Yes, Tatyana, well I think Poland has for many years played the victim card. Your knowledge of the war is probably much greater than mine.
I attended a Catholic school in my city of Leicester from age 11-18 and in my school were a significant number of Polish children. Also some Ukrainians. We had a music teacher Mrs Kania, a glamorous lady who was married to a close relative of the Polish Secretary Mr Kania. We had other teachers who were Poles as well.
Religion was a major issue for Poles as – please correct me if I am wrong – religion was suppressed under Communism. The Pope was from 1978 a Pole and a lot of people were also sympathetic to the Solidarity Union of Lech Walesa:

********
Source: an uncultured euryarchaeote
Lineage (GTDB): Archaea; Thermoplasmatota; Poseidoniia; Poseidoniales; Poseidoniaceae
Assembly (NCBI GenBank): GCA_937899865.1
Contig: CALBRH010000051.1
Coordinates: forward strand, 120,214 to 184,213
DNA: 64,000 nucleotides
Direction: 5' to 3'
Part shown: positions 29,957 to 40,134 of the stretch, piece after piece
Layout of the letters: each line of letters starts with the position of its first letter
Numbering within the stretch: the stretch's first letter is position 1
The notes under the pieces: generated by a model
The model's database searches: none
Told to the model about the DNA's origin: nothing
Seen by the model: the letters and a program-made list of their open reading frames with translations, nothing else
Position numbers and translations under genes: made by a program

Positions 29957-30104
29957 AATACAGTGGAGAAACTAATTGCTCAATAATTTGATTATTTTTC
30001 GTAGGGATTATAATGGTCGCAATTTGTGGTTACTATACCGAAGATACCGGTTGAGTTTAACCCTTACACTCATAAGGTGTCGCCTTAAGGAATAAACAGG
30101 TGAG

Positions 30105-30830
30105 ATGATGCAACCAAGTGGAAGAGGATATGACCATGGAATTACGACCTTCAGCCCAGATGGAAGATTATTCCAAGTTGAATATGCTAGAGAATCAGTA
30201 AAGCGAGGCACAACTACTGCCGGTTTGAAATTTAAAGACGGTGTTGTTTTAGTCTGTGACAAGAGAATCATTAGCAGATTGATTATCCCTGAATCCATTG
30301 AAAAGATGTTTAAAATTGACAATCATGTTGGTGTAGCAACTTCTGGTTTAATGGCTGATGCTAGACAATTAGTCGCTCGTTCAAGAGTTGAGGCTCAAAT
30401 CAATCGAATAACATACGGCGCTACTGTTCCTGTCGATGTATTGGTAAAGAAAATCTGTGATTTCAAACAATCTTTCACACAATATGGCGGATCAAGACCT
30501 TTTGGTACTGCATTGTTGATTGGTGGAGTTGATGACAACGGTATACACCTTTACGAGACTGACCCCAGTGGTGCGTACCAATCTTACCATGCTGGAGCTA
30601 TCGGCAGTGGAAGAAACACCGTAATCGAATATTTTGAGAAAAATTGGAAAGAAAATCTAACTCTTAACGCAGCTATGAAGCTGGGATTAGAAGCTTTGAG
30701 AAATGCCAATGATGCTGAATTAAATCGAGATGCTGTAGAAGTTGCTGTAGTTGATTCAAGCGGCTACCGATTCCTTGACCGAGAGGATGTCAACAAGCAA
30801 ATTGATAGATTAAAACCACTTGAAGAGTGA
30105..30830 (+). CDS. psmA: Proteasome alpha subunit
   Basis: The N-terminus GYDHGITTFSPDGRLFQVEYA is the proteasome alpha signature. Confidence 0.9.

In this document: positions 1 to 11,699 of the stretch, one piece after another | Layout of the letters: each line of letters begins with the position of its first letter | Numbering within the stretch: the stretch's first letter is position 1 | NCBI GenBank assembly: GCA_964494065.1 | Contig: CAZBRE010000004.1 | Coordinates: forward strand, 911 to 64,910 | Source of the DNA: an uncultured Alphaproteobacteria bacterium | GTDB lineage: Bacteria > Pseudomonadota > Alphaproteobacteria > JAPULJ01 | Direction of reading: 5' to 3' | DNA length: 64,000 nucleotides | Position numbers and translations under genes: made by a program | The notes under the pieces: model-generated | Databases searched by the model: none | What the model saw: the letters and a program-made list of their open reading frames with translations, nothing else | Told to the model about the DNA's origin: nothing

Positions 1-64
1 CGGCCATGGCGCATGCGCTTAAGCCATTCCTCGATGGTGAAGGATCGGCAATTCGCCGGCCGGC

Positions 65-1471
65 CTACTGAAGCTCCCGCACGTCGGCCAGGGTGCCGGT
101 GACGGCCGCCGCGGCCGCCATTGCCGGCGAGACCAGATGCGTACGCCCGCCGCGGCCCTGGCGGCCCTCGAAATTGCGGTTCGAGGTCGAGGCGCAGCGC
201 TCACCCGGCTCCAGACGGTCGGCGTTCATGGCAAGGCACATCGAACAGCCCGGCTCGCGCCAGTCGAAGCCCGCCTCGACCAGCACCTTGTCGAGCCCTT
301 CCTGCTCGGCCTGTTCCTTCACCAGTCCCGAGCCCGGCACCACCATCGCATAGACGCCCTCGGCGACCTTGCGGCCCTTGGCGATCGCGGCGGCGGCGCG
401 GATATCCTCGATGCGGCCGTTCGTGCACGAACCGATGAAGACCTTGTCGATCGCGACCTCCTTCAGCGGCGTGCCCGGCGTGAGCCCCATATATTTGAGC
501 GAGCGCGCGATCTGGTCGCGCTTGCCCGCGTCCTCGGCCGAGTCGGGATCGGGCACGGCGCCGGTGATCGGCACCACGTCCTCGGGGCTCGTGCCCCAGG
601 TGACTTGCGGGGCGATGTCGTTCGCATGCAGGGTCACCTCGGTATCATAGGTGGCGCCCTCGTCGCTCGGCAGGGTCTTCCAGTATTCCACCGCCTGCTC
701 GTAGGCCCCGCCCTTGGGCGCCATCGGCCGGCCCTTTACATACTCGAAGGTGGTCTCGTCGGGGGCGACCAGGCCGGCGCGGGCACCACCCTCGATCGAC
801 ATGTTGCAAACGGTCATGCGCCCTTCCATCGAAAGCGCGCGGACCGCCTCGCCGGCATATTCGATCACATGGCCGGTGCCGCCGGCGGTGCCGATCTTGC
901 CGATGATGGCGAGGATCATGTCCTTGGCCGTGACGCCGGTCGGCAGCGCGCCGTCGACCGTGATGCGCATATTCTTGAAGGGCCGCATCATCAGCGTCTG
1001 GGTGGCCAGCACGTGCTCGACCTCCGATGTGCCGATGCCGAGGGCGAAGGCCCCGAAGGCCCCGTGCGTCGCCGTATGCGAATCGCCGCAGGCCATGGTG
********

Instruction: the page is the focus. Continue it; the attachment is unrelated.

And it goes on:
I can remember someone in my school wearing a “solidarnosc” badge.
It was also important in my family – well, my mother’s family in Scotland – as they were Catholics. (My father’s family were not really religious). My Scottish grandfather was a communist in the 1930s, but turned against it because of the suppression of religion in the USSR. This was one of the things I was taught about what we called the “Iron Curtain” behind which was the USSR. We really were told that Russians were not nice people at all and that KGB agents were on every corner.
You are a little bit younger than me, so perhaps you are not so aware of some of these issues to do with Poland. I would be interested to know more about Russia and if any of what we were told is true? You are the only Russian person I know at all.